End of May and the Garden is Planted!

This week has been extremely wet here in western Oregon. By Thursday morning, the rain was really getting to me. I was worried my new starts were going to drown and that the seeds I'd planted last weekend were going to rot. Luckily, there was sun that afternoon and when I went into the backyard I discovered many of my seeds had sprouted, and everything other than the two lemon cucumbers was still looking fairly healthy. We now have nearly everything in, except for the corn. From left to right, our beds contain: 1. thyme, rosemary, lettuce, broccoli, cilantro, oregano, and cabbage. 2. carrots and potatoes (planted late - just a couple of days ago) 3. 8 tomatoes and 2 peppers 4. strawberries 5. half of the bed is strawberries (which we might move to join the other bed to give us more room for other things), cucumber, one lone eggplant, and a couple of echinacea 6. empty for now, but it will be soon filled with corn - we are doing seeds in containers and will move them one they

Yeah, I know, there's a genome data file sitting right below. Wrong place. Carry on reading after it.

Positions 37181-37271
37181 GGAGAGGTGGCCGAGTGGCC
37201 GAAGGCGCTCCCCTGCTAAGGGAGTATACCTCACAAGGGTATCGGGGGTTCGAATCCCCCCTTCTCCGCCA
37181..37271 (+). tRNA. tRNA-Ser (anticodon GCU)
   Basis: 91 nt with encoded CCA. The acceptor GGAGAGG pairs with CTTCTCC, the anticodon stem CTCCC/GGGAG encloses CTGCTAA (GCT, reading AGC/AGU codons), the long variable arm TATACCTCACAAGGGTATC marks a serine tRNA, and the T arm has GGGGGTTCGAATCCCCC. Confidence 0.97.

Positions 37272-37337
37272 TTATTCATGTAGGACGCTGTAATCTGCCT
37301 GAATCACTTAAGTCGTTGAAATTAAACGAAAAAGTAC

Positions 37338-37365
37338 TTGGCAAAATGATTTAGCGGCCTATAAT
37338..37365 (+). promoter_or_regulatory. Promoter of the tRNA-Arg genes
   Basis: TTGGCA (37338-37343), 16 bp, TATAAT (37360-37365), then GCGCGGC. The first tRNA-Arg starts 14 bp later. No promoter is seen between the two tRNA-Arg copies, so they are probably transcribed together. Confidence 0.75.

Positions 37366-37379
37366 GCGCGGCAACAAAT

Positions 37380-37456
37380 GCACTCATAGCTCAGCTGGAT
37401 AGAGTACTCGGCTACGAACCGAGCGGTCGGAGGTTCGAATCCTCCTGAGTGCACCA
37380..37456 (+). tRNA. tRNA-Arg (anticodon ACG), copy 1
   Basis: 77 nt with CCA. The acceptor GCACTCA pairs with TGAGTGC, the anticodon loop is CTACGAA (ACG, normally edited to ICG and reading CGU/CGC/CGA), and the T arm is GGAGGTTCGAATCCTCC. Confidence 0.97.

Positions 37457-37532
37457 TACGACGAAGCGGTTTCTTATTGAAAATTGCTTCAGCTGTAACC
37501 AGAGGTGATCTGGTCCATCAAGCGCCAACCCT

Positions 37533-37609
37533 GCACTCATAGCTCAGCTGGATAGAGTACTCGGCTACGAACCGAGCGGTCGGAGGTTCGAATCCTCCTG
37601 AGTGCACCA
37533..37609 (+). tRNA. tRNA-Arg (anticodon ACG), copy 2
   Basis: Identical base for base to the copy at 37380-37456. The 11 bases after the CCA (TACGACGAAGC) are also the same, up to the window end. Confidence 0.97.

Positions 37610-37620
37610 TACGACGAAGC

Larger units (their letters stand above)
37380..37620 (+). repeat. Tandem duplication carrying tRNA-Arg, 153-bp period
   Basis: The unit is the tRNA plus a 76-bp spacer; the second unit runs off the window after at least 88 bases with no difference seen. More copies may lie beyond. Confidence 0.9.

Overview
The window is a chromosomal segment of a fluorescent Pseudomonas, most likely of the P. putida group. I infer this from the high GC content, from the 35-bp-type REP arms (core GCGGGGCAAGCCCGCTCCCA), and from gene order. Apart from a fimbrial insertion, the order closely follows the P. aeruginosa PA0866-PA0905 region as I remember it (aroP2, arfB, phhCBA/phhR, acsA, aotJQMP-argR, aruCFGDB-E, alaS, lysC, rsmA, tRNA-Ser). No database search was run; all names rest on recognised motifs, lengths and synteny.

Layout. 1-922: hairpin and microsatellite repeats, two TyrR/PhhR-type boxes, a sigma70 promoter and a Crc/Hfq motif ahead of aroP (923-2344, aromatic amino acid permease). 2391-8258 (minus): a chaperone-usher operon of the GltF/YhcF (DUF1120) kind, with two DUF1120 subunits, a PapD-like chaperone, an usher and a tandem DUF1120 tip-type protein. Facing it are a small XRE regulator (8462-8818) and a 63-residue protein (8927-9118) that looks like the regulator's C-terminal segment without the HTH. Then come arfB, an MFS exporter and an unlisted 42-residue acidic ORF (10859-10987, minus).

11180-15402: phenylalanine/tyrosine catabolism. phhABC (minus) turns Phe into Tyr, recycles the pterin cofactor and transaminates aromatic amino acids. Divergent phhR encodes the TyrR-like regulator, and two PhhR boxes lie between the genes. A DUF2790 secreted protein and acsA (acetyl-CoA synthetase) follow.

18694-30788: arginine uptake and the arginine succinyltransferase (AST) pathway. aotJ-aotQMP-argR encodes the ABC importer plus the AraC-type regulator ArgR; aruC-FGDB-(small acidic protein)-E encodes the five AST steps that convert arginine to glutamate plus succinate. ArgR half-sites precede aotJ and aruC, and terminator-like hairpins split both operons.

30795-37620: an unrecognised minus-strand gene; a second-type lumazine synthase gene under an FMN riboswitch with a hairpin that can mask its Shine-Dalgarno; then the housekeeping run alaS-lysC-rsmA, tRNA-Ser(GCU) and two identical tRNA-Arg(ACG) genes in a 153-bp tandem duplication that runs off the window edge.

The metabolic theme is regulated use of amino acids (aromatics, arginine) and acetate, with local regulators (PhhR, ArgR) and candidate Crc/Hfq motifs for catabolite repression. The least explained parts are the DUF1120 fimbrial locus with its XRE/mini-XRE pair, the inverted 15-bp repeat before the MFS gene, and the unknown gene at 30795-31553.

Baby Blue Recycled Wool Longies

The first time I made recycled wool diaper covers, I made "shorties" that fit like little shorts, or a more typical diaper cover. For that project, I bought several wool sweaters at Goodwill and followed a pattern I found online that basically consists of cutting a triangle out of the sweater, cutting off the sleeve cuffs and neck, and sewing it all together, using the sleeves for the leg holes and the neck for the waist. I can give more specific instructions if you'd like, just ask in comments, but unfortunately was unable to find the site that I originally got the pattern from. To size the sides of the triangle, measure your little one's waist and add a half inch. Katrina's Sew Quick blog has some great patterns for a variety of types of wool diaper covers. Here is one of the first ones I made, clearly it is a little bit big at this point. You can see another photo of my handiwork in the bottom photo of my " Diapering My Active Nine-Month-Old " po